By doing this, those fake profiles can connect with individuals in your organization, possibly soliciting information from them. If you ever find someone pretending to be you, report that profile to LinkedIn immediately. They should act in short order to take that profile down.
Recently, there was a story on CNBC about a LinkedIn scam that managed to get around the security of an entire company. Thankfully, this was a scam “perpetrated” by a cybersecurity firm hired to shore up the company’s cyber defenses. A beautiful actress was hired to act as a model for a fake LinkedIn profile. This fake profile, which was set up as brilliant MIT graduate, started to make as many connections with employees as possible. Once they had amassed enough, they changed the name of the employer on the account to the targeted company. Then, at Christmas time, the fake profile sent out a “holiday card” containing a link to malware to every executive in the organization. Every single one of them opened the link. If that was a real hacker, then they might have gotten full access to the company’s systems. Terrifying!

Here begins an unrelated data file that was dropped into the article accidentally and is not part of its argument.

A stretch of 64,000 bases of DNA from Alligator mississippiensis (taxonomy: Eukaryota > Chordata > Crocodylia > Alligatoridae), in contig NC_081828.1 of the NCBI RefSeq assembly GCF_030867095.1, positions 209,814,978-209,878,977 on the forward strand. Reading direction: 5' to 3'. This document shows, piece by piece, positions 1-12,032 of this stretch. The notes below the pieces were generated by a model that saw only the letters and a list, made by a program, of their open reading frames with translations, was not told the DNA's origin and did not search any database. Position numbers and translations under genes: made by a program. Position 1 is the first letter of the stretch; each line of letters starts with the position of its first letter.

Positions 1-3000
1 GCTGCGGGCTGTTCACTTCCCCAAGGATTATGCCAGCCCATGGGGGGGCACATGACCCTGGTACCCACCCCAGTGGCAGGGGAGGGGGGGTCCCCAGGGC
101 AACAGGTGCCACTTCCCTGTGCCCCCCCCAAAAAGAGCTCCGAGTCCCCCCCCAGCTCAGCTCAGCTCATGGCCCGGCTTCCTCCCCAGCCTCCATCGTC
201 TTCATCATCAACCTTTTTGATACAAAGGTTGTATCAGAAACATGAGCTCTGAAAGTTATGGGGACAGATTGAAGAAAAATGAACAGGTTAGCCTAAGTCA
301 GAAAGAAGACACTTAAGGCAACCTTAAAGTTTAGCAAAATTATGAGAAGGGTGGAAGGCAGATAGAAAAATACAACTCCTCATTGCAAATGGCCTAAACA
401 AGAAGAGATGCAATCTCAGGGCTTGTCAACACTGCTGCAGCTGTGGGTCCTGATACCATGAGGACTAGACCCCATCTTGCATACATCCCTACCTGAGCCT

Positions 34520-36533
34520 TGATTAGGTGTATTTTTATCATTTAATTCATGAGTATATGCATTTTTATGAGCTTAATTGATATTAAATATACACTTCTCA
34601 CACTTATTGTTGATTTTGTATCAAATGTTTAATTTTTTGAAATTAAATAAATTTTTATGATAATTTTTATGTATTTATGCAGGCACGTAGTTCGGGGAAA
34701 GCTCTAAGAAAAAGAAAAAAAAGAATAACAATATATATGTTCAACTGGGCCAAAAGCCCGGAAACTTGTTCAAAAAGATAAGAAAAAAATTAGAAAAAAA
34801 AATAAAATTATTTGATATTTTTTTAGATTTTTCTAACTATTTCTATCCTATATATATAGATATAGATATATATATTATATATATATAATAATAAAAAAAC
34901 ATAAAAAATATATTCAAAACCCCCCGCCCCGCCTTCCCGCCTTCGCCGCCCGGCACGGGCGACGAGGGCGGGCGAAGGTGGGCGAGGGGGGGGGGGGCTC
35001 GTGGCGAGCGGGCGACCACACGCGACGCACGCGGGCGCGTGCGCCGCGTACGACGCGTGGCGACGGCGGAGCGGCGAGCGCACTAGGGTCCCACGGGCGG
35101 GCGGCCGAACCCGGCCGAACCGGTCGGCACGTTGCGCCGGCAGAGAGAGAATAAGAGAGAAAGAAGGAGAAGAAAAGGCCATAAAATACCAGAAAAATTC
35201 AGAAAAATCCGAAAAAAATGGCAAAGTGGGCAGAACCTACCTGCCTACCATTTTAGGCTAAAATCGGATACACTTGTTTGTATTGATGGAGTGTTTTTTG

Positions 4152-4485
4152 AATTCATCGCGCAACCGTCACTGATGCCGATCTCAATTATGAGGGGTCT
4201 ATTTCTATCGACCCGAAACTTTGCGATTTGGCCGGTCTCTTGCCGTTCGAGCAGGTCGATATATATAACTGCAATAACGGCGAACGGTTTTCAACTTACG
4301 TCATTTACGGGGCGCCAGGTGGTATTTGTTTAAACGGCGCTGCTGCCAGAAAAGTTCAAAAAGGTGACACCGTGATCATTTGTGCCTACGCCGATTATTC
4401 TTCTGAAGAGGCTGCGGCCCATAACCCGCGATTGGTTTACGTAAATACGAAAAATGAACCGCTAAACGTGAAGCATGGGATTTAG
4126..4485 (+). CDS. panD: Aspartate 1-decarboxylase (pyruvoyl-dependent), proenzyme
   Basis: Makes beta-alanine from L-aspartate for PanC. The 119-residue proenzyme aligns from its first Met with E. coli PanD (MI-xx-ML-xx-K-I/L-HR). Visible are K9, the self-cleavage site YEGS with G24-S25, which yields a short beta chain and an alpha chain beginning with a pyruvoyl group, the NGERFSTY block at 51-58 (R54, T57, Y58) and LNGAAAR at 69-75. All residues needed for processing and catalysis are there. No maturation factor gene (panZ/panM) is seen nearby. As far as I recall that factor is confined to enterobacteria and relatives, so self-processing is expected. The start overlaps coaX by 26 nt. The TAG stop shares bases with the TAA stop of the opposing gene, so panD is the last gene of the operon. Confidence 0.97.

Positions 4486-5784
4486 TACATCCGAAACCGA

What About Your Data?
“Ok,” you might be saying, “That’s all well and good, but I’m not going to be fooled like that. And there is no way I’m going to be recruited into a foreign intelligence agency. So, what does this matter to me?”
Social engineering hacking is a growing field of concern in cybersecurity. Using information easily scrubbed from social media accounts, social engineers can use telephone tech support to gain access to your accounts. After all, think about the “security” check done to verify your identity when you call a company on the phone. They often just ask for your birthday and your zip code, both easily obtainable pieces of information taken from public social media profiles.
Now, imagine what social engineers could do with all of the data contained on your resume? Every place you’ve ever worked, every job you’ve ever held, and a massive list of people that you know? The damage done could be incalculable.